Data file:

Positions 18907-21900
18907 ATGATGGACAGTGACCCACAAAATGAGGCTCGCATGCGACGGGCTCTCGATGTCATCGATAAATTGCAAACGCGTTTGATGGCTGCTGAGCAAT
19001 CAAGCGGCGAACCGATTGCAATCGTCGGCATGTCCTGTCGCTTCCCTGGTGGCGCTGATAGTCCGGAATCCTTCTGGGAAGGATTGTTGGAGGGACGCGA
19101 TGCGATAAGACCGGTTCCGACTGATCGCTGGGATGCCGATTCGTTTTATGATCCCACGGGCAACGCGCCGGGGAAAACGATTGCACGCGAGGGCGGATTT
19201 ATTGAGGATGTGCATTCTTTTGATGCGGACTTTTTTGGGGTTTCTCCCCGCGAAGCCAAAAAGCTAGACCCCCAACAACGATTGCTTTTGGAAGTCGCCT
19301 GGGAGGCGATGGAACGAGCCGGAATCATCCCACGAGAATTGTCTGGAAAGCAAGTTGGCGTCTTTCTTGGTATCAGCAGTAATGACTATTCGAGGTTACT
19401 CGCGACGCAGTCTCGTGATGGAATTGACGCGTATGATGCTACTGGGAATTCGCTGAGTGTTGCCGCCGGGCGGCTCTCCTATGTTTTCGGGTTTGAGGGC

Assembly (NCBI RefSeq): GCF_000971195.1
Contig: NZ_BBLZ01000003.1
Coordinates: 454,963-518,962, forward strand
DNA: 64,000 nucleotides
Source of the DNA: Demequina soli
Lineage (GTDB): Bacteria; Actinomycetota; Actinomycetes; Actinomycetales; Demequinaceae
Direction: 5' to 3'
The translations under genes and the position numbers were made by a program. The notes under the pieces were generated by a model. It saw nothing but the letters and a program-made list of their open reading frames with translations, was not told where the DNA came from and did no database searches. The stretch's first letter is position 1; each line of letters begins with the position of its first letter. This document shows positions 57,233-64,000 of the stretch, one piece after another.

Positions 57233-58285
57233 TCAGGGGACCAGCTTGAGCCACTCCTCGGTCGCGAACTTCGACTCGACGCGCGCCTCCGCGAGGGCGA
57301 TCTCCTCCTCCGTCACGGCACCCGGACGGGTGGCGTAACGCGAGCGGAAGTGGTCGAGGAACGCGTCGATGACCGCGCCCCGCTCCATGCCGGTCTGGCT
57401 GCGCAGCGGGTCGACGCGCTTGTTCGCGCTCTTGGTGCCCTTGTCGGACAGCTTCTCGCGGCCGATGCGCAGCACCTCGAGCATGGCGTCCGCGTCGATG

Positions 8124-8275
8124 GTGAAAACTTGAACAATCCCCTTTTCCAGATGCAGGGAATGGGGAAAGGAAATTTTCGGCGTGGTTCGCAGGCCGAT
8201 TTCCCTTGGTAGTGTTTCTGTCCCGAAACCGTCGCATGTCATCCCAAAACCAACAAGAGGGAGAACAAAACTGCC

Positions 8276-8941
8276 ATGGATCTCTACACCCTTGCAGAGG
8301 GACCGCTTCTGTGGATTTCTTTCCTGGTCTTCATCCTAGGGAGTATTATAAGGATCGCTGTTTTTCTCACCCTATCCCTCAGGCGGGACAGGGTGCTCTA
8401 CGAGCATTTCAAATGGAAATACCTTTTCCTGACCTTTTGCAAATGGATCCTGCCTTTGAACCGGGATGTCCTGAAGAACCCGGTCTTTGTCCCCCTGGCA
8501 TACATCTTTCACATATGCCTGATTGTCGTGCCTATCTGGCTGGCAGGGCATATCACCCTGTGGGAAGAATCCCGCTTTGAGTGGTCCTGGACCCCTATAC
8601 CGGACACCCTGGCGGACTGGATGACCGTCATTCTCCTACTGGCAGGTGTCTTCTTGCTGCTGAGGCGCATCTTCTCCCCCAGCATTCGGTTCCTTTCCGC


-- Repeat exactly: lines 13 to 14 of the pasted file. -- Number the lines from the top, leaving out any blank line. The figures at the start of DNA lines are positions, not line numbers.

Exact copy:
Lineage (GTDB): Bacteria; Actinomycetota; Actinomycetes; Actinomycetales; Demequinaceae
Direction: 5' to 3'